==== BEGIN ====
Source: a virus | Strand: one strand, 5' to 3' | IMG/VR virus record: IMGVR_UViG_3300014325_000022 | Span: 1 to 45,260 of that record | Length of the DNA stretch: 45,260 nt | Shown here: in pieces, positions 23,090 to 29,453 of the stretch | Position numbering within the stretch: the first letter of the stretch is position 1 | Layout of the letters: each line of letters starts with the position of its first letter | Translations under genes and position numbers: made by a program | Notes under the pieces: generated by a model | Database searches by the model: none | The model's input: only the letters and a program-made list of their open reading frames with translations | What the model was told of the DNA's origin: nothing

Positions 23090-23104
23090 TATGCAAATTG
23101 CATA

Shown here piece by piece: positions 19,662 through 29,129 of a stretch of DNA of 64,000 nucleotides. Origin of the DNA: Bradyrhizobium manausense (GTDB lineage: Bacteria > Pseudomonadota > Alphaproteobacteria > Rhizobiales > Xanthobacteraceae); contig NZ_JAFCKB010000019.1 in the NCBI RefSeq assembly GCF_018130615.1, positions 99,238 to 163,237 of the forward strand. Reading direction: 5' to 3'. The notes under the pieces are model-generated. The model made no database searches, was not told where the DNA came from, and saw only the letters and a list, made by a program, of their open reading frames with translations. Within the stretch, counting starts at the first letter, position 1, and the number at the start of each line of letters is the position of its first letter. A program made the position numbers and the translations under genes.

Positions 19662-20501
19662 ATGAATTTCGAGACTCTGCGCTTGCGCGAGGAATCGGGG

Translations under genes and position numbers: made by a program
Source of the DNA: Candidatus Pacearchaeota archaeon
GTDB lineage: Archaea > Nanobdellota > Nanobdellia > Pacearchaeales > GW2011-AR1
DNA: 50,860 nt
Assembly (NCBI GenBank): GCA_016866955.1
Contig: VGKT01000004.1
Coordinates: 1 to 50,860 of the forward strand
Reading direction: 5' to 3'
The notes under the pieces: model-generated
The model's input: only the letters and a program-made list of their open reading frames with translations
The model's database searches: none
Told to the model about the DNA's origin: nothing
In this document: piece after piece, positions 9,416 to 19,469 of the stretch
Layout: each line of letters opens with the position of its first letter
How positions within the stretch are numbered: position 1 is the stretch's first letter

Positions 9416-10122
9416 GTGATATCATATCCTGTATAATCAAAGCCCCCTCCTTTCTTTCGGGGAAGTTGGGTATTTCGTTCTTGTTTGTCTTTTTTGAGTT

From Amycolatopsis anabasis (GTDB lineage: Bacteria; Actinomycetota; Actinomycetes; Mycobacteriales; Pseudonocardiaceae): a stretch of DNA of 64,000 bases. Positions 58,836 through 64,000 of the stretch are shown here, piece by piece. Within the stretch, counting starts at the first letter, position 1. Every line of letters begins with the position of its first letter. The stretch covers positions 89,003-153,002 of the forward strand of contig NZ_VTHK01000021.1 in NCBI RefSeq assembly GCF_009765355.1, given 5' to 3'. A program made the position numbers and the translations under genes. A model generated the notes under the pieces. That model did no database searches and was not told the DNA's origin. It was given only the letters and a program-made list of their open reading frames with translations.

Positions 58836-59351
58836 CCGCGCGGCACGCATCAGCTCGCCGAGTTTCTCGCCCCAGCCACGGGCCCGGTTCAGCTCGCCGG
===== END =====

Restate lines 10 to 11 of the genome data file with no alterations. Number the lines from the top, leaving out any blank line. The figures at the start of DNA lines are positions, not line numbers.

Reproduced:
GTDB lineage: Archaea > Nanobdellota > Nanobdellia > Pacearchaeales > GW2011-AR1
DNA: 50,860 nt